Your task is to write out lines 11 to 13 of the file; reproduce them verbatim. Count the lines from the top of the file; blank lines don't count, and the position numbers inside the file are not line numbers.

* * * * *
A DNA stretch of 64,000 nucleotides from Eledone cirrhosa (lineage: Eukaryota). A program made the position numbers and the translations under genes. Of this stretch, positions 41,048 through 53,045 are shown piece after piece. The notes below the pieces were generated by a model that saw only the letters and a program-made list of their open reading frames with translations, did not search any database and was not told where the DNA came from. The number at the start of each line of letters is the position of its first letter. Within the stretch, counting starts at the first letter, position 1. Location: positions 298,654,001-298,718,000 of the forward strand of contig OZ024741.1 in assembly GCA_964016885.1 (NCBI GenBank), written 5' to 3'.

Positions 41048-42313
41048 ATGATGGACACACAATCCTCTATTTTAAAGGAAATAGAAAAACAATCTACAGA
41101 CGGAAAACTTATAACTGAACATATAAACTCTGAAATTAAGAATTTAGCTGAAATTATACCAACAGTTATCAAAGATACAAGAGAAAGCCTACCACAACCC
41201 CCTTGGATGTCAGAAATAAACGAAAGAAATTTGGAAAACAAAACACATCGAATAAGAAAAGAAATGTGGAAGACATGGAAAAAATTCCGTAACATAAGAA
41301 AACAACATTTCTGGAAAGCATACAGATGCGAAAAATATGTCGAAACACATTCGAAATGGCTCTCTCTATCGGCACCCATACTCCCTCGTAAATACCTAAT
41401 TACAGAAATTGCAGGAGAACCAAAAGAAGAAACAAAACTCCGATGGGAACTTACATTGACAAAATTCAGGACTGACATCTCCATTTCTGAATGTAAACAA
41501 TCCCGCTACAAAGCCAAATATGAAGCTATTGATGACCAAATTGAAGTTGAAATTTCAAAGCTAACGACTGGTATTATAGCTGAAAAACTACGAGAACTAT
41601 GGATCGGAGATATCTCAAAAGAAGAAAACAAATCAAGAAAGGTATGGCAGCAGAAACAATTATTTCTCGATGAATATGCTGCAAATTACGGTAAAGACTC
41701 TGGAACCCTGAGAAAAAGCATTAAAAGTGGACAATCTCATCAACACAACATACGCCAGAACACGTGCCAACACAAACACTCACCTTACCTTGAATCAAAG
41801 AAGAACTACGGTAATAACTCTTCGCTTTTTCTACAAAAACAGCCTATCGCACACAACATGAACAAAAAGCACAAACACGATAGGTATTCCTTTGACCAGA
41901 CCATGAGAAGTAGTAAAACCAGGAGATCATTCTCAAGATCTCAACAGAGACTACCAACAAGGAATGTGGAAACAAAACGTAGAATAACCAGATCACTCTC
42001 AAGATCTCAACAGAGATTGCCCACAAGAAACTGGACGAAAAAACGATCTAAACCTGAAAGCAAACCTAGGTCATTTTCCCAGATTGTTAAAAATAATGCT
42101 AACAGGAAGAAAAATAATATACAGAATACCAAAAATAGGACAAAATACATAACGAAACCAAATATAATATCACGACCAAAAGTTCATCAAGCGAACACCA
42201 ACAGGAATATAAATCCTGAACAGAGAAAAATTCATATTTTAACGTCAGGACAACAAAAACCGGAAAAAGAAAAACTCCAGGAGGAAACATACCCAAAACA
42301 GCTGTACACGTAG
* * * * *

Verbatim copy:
41801 AAGAACTACGGTAATAACTCTTCGCTTTTTCTACAAAAACAGCCTATCGCACACAACATGAACAAAAAGCACAAACACGATAGGTATTCCTTTGACCAGA
41901 CCATGAGAAGTAGTAAAACCAGGAGATCATTCTCAAGATCTCAACAGAGACTACCAACAAGGAATGTGGAAACAAAACGTAGAATAACCAGATCACTCTC
42001 AAGATCTCAACAGAGATTGCCCACAAGAAACTGGACGAAAAAACGATCTAAACCTGAAAGCAAACCTAGGTCATTTTCCCAGATTGTTAAAAATAATGCT